Pody and Rep. Linda Elam then praised Ashe.

"I've known Sheriff Ashe for 15 years," Elam said. "There was every reason we would not work well together - I'm from Mt. Juliet he's from Lebanon, he's a sheriff and I'm a lawyer, but I had a great working relationship with this man. He was gracious with his time and he shared his wisdom with me."

Bryan then took the podium to introduce Ashe.

"This is well deserved," Bryant said. "He's a great man. You can see your friends here and they all love you. I love you."

Ashe said he was thrilled to watch hundreds of people stop in for the event.

"How cool is it to have a day named after you?" Ashe asked the crowd. "I though Sue (Vanatta) was getting ready to pay me back."

From the audience Vanatta said, "It's coming."

Ashe thanked the mayors and the crowd for coming out on a cold night to honor him.

"I've spent the last 30 years trying to make Wilson County a good place to live and raise a family, Ashe said."

He noted that he had served the county on drug busts on the coldest nights and waited for murders during the hottest summers.

"I've come home at night and wondered if anybody really cared," Ashe said. "I know you care."

Ashe said the fundamental problem in government at every level is that elected officials don't have the ability to treat everybody the same, and do the right thing for everybody.

He said that now that he heads the Tennessee Sheriff's Association he wants to make sure the state produces the "best sheriffs." He also noted that he is happy that Bryan has taken his place.

"I know the sheriff's department is in good hand," Ashe said.

Looking out over the crowd of elected officials past and present, and his friends and family, Ashe got chocked up and battled back tears.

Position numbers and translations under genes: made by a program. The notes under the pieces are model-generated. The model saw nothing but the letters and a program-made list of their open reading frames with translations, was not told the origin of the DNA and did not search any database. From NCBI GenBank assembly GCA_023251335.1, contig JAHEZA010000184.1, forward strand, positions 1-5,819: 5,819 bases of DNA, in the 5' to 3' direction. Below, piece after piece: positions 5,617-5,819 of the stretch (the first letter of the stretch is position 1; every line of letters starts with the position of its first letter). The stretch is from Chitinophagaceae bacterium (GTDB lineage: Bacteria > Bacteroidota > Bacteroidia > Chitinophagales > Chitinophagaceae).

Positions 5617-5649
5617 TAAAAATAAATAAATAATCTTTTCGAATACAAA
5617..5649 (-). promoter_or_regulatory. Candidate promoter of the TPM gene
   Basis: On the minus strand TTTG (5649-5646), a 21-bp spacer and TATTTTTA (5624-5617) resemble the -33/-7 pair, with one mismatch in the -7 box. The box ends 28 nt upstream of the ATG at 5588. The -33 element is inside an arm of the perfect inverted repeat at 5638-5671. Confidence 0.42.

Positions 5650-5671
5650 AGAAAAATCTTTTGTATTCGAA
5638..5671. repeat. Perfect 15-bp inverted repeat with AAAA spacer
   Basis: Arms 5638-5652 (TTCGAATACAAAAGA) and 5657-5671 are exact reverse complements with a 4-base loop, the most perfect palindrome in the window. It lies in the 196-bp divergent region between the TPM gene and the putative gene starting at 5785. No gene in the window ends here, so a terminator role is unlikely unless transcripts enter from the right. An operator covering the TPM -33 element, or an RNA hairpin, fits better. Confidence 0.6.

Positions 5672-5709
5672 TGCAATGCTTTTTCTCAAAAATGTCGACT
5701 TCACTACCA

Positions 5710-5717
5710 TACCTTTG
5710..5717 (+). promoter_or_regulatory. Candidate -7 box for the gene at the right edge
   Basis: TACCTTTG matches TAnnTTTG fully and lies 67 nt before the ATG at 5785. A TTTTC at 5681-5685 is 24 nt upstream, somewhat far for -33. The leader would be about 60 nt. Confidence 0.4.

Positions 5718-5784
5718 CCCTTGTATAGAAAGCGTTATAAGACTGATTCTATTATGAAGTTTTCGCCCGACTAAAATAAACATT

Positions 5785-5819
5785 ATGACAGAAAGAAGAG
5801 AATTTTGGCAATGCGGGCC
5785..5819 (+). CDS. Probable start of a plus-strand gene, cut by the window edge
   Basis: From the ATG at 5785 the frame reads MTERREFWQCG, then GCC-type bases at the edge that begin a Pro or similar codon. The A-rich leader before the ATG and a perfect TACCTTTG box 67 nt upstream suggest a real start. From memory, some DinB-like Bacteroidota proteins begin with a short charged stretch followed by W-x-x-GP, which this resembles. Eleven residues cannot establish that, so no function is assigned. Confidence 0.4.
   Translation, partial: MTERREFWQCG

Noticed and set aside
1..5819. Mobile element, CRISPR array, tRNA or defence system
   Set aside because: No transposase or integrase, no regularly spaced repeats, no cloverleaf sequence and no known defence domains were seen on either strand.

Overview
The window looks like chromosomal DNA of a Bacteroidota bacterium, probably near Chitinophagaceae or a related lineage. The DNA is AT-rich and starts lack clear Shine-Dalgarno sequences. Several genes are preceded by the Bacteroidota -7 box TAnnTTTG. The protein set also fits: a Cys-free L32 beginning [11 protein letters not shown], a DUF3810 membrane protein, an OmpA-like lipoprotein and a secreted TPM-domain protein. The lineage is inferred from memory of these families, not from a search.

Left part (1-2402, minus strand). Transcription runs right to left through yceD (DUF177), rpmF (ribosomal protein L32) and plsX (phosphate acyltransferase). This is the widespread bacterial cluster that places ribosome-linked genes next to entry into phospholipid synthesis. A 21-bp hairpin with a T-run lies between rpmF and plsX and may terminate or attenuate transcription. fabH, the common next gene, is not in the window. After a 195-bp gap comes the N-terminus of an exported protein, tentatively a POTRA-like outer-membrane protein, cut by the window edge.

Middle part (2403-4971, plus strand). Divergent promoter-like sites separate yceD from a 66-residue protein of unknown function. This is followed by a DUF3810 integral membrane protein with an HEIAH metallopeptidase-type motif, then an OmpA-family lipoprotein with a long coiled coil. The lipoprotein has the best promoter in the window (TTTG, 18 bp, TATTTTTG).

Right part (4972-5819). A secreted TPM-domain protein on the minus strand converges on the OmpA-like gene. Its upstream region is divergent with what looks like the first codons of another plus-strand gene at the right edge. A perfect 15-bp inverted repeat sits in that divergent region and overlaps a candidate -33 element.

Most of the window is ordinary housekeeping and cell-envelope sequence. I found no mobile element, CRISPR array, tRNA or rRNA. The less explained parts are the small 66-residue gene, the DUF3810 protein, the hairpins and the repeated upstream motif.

"It may be the start of winter, but for me it's the beginning of spring," he said. "I won't be going into that good night. I've lead a purpose driven life and I've been protected by God. I won't be gone, I'll be around."

With that, the crowd gave another standing ovation and a people lined up to speak to Ashe and thank him for a job well done.

Ashe's daughter, Jesse looked on with pride as her father was honored.

"I'm very proud of him," she said. "He served well."

Both Lebanon's mayoral candidates attended the event.

"I think it's phenomenal," said Bob O'Brien. "He's a legend in his own time. I know that a cliché, but in this case it's also true.

Craighead said he's worked well with Ashe.

"Since I've been mayor he's always been generous with his time and advice," Craighead said. "A lot of things I've tried to do he made easier because I could go to him and discuss it. I appreciate his leadership and his friendship."  

District Attorney Tommy Thompson said the Wilson County Sheriff's Department has come along way since Ashe first became sheriff.

"It's a whole different world," Thompson said. "He's built a department that will move on and keep running without him. He built it with his leadership and charisma. I've been able to depend on him."

Wayne Driver, who stood in line to speak to Ashe and give him a hug, perhaps said it best.

"I've known him a long time. He's a good man."  

Staff writer Mary Hinds may be reached at 444-3952, ext. 45 or via email at